The following article is mostly spoiler free.
The controversy surrounding Mass Effect 3’s ending has been a unique event in the gaming world. A passionate fanbase quickly drew battle lines, built their respective fortresses, and began lobbing boulders of discontent faster than you can scream, "Liara, take off your shirt" at your Kinect (Even though it doesn't work. Trust me, I've tried like 47 times). Thankfully, I avoided any major spoilers as I stayed out of the debate. I'm a Switzerland kind of guy; unless I catch you putting sugar in my gas tank while you insult the memory of my mama, I'm just not going to get that upset. I finished the campaign this morning, went to church, and fed my kids Lunchables. Now that I've stepped away from the game for a few hours, here's my take:
Did you like the book or the movie? In a general sense, I mean. Depending on your preferred medium, you’ll either think the ending was brilliant or a total debacle. Of course, games are neither novels or movies… so where does that leave us?
Mass Effect 3's ending is literary. It's Ernest Hemingway's "Iceberg Theory": 90% of it is beneath the surface. It's there even though it is not visible. That undercurrent pulls a weight and a mass that heavily influences its surroundings. Ol' Papa wrote to make his fictional worlds true – sometimes truer than our reality. His approach was to write as true as possible and people would be able to make their own meaning. Don't spell it all out. The reader is supposed to understand what happened because the characters are so true that their paths are clear.
Consider The War of the Worlds as an example. In the original novel, the ending works very well. Within the ebb and flow of the narrative, it makes sense. Now, jump forward to Spielberg's 2005 film adaptation. How many people left that movie (who had not read the book) thinking, "It's freakin' June… it's got Tom Cruise… aliens have humanity on the ropes… and in the end they all get #$#^%& killed by bacteria?! #$#%^ BACTERIA?!"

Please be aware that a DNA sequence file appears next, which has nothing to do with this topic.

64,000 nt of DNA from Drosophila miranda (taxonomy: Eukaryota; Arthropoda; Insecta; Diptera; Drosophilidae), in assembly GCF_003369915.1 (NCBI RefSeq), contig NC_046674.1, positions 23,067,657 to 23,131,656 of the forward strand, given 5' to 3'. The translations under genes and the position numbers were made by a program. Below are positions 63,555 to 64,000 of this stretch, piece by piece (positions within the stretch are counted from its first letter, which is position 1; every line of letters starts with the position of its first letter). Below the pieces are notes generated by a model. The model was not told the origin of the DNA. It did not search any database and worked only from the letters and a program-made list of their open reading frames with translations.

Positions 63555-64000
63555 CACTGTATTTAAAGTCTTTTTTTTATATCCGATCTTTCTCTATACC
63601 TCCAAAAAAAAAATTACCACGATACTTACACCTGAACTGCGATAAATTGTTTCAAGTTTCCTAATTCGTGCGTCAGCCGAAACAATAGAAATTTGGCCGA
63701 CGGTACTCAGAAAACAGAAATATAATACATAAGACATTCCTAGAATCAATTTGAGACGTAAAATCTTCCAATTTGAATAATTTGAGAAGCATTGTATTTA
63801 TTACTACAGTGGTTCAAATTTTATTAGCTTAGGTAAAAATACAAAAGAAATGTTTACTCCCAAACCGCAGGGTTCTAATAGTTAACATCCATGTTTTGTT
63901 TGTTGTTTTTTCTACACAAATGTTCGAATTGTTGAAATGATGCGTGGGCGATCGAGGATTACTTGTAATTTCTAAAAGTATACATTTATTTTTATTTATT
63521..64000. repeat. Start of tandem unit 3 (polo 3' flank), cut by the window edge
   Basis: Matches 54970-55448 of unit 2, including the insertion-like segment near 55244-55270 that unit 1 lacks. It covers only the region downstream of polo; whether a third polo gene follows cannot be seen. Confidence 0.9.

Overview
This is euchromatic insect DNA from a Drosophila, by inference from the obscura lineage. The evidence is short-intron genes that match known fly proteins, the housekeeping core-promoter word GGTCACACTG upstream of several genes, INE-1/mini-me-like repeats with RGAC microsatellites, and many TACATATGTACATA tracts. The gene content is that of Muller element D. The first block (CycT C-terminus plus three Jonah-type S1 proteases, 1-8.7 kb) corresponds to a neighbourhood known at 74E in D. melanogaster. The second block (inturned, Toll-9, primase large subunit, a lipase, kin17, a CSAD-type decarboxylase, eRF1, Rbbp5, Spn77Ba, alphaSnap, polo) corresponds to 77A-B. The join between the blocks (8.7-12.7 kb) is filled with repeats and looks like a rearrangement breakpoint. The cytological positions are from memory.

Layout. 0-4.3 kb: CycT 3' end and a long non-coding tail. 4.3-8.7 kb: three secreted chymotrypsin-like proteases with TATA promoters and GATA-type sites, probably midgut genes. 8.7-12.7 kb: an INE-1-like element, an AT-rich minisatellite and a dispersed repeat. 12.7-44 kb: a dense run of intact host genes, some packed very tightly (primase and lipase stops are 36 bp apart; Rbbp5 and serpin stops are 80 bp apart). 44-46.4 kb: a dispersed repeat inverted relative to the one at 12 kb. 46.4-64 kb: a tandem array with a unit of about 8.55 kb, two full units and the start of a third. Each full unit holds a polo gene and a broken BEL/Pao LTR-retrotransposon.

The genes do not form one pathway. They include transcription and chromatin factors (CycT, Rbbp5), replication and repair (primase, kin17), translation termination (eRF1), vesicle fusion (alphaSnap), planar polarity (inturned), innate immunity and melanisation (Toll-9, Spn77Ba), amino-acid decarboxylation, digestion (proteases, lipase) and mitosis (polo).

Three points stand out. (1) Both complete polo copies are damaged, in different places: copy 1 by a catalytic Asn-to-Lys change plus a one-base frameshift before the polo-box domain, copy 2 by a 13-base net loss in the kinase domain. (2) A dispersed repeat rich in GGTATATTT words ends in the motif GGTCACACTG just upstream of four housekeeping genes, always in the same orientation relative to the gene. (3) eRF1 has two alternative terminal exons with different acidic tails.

I'm no movie snob, but If it's the middle of summer and aliens are involved, I better see some mammoth explosions (or mammoths exploding 'cause that's pretty rad, too), and the hero better win in the end and make out with some blonde 15 years younger than him. I get that. I expect that. No worries.
That's summer movies. I'm not saying it's art. I could care less if it is. Just make the aliens go boom, let me eat my 7 gallon bucket of popcorn, and not get my Vans glued to the floor with wads of Hubba Bubba.
Novels are not the same. The reader has invested great time and intimacy into the work. The reader thinks about it as they read. They predict. They wonder. They quietly cajole the characters. They curse the villains. Through that process, many readers like to have a little to think about at the end. They have built these characters up in their minds for hundreds of pages, and few literary endings can really spell out everything a reader hopes for. The good writers give us exactly what we need and no more. Let the reader figure things out and it will make them feel engaged and vested in the work long after it has been completed.
That's how I see the end of Mass Effect. I get why some gamers are upset. They laid out their money and have their expectations, rightfully so. I would ask them to take a moment and really think about this: What ending would have worked for you? Given the grand scope of the Mass Effect series, I'm not sure it was possible for Bioware to deliver a conclusion that satisfied everyone. It's not because they are incapable, it's that we as gamers are so intimately invested in this series that we've already written the ending we love. We just need to see Commander Shepard throw it down one more time, and we can fill in the rest.